Recently, I set my face like flint upon a course of action which I believed was ordained of God. The signs were there, confirming words were spoken. It seemed all but assured.
I had faith (was it presumption?) that this was the thing to do.
Others didn’t see it that way, questioned my resolve, my commitment.
But I am a stubborn man, and wouldn’t relent (was this perceived as controlling?).
In my stubbornness, I missed it:
One cannot believe for others, bestow faith upon them. Though I tried–how I tried.
I said “See? The signs are there.”
“No, this is not for us, not now.”
Had God really spoken? It had seemed that way at the time; doors had been opened. It didn’t matter. Whether he had spoken or not, had opened a door or not, the simple fact is this:
There’s no wanting something for others more they want it themselves.
Oh, sure, one may want all one wants, but all the wanting in the world can’t change other’s hearts. Thus it was that my faith and trust became mere pixie dust–a kind of magical thinking whereby I thought I could bend reality to my will.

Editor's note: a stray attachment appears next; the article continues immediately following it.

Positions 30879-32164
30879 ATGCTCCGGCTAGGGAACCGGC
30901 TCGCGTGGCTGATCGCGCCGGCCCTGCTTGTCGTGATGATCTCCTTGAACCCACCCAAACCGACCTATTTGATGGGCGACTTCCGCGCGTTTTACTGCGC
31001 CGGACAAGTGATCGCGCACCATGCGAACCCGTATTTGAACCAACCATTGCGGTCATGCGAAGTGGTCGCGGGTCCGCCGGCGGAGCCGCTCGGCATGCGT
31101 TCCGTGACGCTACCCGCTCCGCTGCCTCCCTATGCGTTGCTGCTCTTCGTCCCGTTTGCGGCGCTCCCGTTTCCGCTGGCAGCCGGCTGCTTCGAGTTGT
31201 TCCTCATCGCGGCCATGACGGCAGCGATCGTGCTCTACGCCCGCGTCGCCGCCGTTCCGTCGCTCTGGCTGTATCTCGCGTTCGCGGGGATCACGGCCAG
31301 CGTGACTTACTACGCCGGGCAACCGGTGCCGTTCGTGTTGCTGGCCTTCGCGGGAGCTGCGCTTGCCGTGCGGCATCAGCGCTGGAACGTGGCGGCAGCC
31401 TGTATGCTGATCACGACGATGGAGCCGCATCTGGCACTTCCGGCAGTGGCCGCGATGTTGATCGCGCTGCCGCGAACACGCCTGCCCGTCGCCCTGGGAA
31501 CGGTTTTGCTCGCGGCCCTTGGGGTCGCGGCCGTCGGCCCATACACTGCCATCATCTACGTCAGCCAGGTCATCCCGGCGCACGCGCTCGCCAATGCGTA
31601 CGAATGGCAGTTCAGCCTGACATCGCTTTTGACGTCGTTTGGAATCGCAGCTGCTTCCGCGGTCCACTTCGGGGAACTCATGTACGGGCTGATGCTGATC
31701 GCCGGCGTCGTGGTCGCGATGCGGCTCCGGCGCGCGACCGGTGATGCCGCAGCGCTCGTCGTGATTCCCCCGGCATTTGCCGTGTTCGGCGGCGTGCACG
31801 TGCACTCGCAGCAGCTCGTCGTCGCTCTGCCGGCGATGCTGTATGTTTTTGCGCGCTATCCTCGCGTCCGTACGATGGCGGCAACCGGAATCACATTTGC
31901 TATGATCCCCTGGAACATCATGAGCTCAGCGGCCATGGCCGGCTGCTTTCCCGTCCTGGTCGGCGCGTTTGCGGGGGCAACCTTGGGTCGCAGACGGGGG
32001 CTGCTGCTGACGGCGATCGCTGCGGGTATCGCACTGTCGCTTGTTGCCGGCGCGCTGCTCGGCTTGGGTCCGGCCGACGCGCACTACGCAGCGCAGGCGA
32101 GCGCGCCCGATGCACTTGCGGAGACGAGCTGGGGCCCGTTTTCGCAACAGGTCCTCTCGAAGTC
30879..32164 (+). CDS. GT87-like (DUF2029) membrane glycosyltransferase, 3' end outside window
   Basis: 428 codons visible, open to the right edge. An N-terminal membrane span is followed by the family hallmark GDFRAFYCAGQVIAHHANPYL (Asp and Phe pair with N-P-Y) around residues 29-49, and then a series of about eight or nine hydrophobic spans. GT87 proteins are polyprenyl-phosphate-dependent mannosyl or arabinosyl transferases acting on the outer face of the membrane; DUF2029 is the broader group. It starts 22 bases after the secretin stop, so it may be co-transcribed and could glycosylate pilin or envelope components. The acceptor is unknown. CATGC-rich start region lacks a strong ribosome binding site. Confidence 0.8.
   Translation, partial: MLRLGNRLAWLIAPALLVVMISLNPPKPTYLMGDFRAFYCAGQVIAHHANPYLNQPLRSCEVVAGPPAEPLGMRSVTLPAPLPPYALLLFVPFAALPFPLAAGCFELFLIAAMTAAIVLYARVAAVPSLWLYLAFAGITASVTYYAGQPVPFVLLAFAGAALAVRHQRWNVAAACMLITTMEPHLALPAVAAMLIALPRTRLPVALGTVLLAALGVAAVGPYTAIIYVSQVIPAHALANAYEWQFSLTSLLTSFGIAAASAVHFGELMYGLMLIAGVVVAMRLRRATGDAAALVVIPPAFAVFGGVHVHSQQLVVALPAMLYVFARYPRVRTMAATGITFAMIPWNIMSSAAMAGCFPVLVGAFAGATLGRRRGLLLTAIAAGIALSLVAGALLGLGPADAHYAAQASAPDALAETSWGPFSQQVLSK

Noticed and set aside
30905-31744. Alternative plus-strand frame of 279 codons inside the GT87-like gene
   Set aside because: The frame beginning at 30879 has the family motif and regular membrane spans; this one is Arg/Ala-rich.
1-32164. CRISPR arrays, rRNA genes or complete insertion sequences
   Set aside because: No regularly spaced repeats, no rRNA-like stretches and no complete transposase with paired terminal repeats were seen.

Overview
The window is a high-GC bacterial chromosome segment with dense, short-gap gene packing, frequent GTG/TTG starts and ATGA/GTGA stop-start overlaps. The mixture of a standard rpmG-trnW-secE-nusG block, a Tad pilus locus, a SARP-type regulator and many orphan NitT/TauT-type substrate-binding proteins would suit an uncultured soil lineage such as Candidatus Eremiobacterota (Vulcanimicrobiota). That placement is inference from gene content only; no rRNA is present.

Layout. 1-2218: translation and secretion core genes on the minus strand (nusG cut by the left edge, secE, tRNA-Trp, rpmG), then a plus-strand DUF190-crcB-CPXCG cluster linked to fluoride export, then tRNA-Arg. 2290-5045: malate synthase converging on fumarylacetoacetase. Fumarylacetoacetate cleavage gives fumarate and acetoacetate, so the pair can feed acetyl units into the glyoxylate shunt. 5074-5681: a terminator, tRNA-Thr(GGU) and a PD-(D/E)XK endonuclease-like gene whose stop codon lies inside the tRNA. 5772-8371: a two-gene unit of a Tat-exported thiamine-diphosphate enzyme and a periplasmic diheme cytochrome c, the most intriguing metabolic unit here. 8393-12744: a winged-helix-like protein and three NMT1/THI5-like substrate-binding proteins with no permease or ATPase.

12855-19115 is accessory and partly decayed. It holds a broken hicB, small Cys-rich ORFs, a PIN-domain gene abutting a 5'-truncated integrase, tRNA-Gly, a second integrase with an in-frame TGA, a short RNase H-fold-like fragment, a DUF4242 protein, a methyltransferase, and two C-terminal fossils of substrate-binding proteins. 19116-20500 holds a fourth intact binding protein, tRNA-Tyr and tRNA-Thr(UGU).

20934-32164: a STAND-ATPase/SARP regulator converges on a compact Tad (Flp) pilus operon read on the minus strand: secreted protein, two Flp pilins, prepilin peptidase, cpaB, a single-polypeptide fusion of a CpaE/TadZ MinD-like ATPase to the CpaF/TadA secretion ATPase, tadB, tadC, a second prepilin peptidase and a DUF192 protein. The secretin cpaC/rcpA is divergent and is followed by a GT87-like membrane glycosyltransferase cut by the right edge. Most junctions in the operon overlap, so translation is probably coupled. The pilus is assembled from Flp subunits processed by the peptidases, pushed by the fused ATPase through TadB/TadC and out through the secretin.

But all of the faith in the world is no match for the power of free will.
The simple truth about it is that this ordeal, avoidable as it was, was more about the condition of my heart than it was anything else:
Because I gave it power over me, let it invalidate me. Because I wasn’t being followed, I questioned my ability to lead, and dug my heels in even more.
The truth is, it became an idol. I wanted this more than I wanted God. A very wise man told me:
“Your desperation in this matter smacks of control. Fight for your heart first, then for those in your charge.”
I didn’t want it to be true.
But it was: I wanted to be in control. Faith became presumption, because I was sure I knew what was best for others.
I was playing God.
I repented in dust and ashes.
Has this ever happened to you? Have you ever been so sure of something that you missed God, and thus mistreated the hearts you were supposed to care for?